|Use one colour pen to comment on ideas, understanding & knowledge, a different colour pen for spelling, grammar and punctuation. Avoid using red pens.||Anything which helps to differentiate the functions of words is very useful for the dyslexic student. Red ink often has negative associations from school days and can be demoralising.|
|If you want to indicate where changes in structure or organisation are necessary, use highlighter pens to indicate areas of text which ‘belong together’.||Anything which aids differentiation of text is helpful: colour is instantly recognisable and will give the student an additional sense of control over the text.|
|If you decide to mark for spelling, grammar, & punctuation, don’t mark every error. Instead, select and indicate about 4 or 5 types of error. (Perhaps you can negotiate this with the student.) To enable the students to develop as learners, use the error analysis marking system.||It can be demoralising to see masses of corrections. simply correcting spelling, grammar or punctuation will not facilitate an improvement – helping the student to identify types of error together with models of correct usage will help.|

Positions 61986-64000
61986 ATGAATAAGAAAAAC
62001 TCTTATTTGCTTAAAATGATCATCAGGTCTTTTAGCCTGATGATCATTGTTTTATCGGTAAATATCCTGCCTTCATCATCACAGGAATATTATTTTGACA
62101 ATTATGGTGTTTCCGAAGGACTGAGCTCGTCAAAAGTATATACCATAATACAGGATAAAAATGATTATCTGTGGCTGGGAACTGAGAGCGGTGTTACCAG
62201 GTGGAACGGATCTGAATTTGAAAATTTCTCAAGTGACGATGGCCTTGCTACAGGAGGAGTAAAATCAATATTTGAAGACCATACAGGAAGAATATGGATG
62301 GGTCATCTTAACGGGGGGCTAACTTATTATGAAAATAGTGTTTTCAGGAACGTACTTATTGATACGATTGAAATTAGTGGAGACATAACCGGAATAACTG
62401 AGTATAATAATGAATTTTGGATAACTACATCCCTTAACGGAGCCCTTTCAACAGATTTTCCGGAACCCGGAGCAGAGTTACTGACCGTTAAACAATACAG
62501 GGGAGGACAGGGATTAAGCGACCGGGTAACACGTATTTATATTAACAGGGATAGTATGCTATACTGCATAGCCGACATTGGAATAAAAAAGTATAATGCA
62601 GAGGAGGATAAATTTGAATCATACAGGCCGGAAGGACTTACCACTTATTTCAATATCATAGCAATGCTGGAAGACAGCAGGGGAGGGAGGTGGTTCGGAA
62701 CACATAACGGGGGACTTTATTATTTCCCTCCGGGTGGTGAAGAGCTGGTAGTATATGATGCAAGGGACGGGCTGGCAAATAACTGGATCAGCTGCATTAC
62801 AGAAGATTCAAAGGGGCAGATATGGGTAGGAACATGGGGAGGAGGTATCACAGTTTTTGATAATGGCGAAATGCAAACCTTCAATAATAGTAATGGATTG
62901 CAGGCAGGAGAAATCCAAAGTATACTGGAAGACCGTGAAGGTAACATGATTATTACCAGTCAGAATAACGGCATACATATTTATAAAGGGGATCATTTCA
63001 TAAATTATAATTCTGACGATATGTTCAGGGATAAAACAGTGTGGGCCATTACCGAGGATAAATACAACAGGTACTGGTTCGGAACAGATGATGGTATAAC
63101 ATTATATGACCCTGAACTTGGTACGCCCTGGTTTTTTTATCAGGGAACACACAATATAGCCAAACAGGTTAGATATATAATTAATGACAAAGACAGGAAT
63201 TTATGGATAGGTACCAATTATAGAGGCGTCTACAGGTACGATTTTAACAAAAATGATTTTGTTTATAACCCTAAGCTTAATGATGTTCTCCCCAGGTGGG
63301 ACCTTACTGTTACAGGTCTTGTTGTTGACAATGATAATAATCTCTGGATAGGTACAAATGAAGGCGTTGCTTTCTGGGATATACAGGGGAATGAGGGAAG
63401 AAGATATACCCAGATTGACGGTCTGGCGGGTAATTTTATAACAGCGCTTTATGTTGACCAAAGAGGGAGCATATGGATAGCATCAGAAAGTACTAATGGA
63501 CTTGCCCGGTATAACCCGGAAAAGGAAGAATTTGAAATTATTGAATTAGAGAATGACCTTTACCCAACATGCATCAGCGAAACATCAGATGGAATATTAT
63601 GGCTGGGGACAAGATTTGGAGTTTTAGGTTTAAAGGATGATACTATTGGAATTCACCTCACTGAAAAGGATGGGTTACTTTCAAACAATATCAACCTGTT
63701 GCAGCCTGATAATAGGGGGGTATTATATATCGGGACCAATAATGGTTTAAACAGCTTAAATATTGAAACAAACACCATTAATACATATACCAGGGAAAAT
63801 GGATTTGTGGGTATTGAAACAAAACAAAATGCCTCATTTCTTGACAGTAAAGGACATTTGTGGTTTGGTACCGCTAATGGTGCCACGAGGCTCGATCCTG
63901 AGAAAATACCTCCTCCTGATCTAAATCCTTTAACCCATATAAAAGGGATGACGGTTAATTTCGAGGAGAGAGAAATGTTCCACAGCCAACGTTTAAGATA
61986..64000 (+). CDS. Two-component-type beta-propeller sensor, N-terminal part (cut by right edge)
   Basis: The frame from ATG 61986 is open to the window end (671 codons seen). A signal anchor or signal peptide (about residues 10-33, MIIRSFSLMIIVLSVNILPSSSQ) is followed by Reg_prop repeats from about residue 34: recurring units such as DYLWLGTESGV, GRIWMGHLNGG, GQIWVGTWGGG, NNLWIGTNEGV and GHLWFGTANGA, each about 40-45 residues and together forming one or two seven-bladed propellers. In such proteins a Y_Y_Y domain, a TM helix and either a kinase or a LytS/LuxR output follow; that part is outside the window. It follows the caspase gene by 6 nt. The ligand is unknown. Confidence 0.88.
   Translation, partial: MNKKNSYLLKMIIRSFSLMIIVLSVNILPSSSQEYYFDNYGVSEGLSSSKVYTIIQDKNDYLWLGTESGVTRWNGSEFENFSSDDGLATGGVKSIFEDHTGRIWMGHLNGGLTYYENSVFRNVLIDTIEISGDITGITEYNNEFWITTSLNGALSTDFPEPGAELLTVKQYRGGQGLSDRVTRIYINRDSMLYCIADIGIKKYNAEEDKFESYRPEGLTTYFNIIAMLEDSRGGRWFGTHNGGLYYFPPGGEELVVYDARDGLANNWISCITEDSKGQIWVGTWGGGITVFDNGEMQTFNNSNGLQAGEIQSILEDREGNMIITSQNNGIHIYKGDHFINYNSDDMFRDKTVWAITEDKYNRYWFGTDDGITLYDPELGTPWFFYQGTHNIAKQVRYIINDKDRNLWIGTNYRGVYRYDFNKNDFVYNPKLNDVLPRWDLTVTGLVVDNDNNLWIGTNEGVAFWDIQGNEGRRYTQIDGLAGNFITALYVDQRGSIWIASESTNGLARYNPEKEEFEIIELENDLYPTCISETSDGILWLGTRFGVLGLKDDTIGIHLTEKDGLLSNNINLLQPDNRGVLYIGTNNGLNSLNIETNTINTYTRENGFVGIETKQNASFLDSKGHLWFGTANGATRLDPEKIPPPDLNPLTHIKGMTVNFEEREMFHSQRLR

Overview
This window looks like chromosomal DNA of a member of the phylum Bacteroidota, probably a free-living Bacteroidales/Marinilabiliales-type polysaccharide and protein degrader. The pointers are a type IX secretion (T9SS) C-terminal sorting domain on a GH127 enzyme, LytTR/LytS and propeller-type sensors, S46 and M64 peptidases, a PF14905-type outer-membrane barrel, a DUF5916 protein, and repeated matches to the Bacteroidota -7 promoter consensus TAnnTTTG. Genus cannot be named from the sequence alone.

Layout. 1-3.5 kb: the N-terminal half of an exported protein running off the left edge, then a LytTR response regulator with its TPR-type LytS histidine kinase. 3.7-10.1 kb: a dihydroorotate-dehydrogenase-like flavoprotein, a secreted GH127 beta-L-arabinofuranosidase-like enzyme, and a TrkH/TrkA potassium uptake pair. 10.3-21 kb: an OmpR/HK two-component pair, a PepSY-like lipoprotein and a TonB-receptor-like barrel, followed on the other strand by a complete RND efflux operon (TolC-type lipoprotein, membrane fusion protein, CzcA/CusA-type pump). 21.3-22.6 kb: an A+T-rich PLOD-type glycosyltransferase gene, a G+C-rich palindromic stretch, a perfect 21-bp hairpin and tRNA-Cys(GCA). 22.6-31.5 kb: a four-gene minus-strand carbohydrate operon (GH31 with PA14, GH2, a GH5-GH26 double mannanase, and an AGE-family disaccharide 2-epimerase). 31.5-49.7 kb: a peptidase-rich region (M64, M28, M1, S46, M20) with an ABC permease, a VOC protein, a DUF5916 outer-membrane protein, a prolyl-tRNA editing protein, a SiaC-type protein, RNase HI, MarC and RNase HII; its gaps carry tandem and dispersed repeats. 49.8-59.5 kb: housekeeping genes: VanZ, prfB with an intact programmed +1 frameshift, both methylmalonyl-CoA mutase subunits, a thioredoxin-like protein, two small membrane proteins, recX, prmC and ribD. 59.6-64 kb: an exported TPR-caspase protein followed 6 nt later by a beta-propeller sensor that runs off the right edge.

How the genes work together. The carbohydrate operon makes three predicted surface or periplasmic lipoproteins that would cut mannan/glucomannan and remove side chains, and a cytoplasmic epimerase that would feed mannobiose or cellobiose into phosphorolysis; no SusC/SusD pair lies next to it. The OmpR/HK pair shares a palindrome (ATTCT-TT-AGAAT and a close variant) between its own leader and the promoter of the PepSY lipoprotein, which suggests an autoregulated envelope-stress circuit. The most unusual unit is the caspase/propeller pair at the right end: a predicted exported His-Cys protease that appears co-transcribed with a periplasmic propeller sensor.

Error Analysis Marking
Even if you are marking without penalising for mistakes in the technical use of language, students do need help to develop their written English skills. The following marking system will help a student to aim towards independent learning, as long as it is augmented with explanations, examples and models of good practice.
Error analysis marking encourages the student to find and correct errors identified by a tutor through a coded mark in the margin e.g. Sp - spelling, G -grammar, SS - sentence structure, P - punctuation, V - vocabulary, O - word omission, R - repetition, T - tense.
Using this guidance the student will examine the line of writing, identify the highlighted error and attempt to correct it. Once a student learns to identify particular types of error, s/he can begin to check their own work and re-draft accordingly.